Bishop Arturo Bastes of Sorsogon said the proposal was "distasteful," especially at a time when the country is preparing for the 500th anniversary of the arrival of Christianity in 2021.


Pope Francis appoints Cardinal Farrell as Camerlengo of Holy Roman Church         14-2-19

Cardinal Kevin Farrell, the prefect of the dicastery for the Laity, Family, and Life, has been named camerlengo by Pope Francis.

The camerlengo (chamberlain) is the head of the Apostolic Camera, the Vatican office responsible for administration of the Vatican and the temporal goods of the Holy See during the vacancy created by the death or resignation of a Roman Pontiff.

Because the serious work of the camerlengo occurs only during a papal interregnum, Cardinal Farrell will be able to continue his work as head of the dicastery for the Laity, Family, and Life. His appointment fills an opening created when the previous camerlengo, Cardinal Jean-Louis Tauran, died last July 5.


Cardinal O’Malley seen at odds with Pontiff on sex-abuse policy            14-2-19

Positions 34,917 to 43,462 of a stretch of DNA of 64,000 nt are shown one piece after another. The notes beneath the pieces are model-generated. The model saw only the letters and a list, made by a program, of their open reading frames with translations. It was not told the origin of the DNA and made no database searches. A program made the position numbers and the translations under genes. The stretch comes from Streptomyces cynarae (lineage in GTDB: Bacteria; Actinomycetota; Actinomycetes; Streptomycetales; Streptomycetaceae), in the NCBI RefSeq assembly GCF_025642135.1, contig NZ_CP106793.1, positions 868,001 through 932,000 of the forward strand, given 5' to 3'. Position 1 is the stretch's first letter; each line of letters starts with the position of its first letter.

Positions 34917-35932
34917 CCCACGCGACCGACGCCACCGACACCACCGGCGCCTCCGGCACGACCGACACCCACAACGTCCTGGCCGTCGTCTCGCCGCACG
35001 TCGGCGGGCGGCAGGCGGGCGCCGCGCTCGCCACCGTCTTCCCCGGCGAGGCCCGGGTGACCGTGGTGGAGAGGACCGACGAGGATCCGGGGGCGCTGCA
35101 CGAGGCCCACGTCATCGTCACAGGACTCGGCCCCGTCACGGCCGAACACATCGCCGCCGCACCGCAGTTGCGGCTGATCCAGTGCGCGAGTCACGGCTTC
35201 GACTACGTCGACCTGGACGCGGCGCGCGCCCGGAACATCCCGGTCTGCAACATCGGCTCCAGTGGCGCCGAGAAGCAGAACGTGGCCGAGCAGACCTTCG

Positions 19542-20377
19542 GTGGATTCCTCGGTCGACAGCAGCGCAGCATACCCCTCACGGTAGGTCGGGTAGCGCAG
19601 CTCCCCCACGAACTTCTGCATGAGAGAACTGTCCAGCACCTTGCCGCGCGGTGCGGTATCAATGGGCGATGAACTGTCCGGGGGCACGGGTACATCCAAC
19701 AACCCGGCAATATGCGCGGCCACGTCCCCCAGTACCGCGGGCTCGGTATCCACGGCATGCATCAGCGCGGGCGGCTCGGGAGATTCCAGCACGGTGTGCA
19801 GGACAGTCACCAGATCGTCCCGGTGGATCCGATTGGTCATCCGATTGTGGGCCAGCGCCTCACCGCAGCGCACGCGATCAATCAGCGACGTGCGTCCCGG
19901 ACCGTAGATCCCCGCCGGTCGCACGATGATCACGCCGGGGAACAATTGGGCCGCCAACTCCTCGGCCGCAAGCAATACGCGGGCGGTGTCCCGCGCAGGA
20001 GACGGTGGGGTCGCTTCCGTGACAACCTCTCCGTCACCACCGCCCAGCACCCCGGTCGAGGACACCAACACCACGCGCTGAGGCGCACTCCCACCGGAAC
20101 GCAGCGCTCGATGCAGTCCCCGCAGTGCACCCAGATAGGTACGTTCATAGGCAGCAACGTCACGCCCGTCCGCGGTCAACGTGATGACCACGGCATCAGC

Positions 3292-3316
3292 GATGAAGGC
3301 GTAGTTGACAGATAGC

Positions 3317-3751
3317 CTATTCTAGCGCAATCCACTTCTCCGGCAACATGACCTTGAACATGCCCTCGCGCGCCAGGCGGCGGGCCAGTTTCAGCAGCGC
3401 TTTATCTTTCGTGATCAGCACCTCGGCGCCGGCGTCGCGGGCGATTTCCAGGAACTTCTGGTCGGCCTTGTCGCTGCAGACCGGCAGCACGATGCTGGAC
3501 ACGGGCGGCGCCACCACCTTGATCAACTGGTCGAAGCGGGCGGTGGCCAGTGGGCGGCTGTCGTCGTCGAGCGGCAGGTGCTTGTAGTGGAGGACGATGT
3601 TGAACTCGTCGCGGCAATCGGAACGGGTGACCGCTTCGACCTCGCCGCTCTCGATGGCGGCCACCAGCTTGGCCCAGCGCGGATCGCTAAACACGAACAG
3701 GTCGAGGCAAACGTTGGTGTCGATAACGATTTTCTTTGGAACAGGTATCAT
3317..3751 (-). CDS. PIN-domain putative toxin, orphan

Wall Street Journal report points to signs of tension between Pope Francis and Cardinal Sean O’Malley, the head of the papal sex-abuse commission. The American cardinal objected in 2017 to a Vatican panel that had reduced canonical penalties for clerical offenders. “If this gets out, it will cause a scandal,” he reportedly said. His warning was ignored, and since that time his influence has dwindled, the Journal reports.


Pope discusses ethics of artificial intelligence with Microsoft chief                14-2-19


The chief of Microsoft Company, Brad Smith met the Pope on 14 February.
Smith tweeted, “We live at a time when we must stay true to timeless values as we advance new technology. I spent the afternoon at the Vatican discussing the teachings of the church, AIl ethics, and why we must always put humanity first.”


‘We must rediscover the reality of the Sacred Liturgy,’ Pope Francis Appeals          14-2-19

We must rediscover the reality of the sacred liturgy, and not reduce it.

Pope Francis underscored this when speaking to the Plenary of the Congregation for Divine Worship and the Discipline of the Sacraments in the Vatican today, Feb. 14, 2019.

“The starting point,” he told the participants, “is instead to recognize the reality of the sacred liturgy, a living treasure that cannot be reduced to tastes, recipes and currents, but which should be welcomed with docility and promoted with love, as irreplaceable nourishment for the organic growth of the People of God.” Speaking of formation, he urged them to never forget that first of all, that the liturgy is life that forms, not an idea to be learned. 


Pope to IFAD: Putting technology at the service of the poor            14-2-19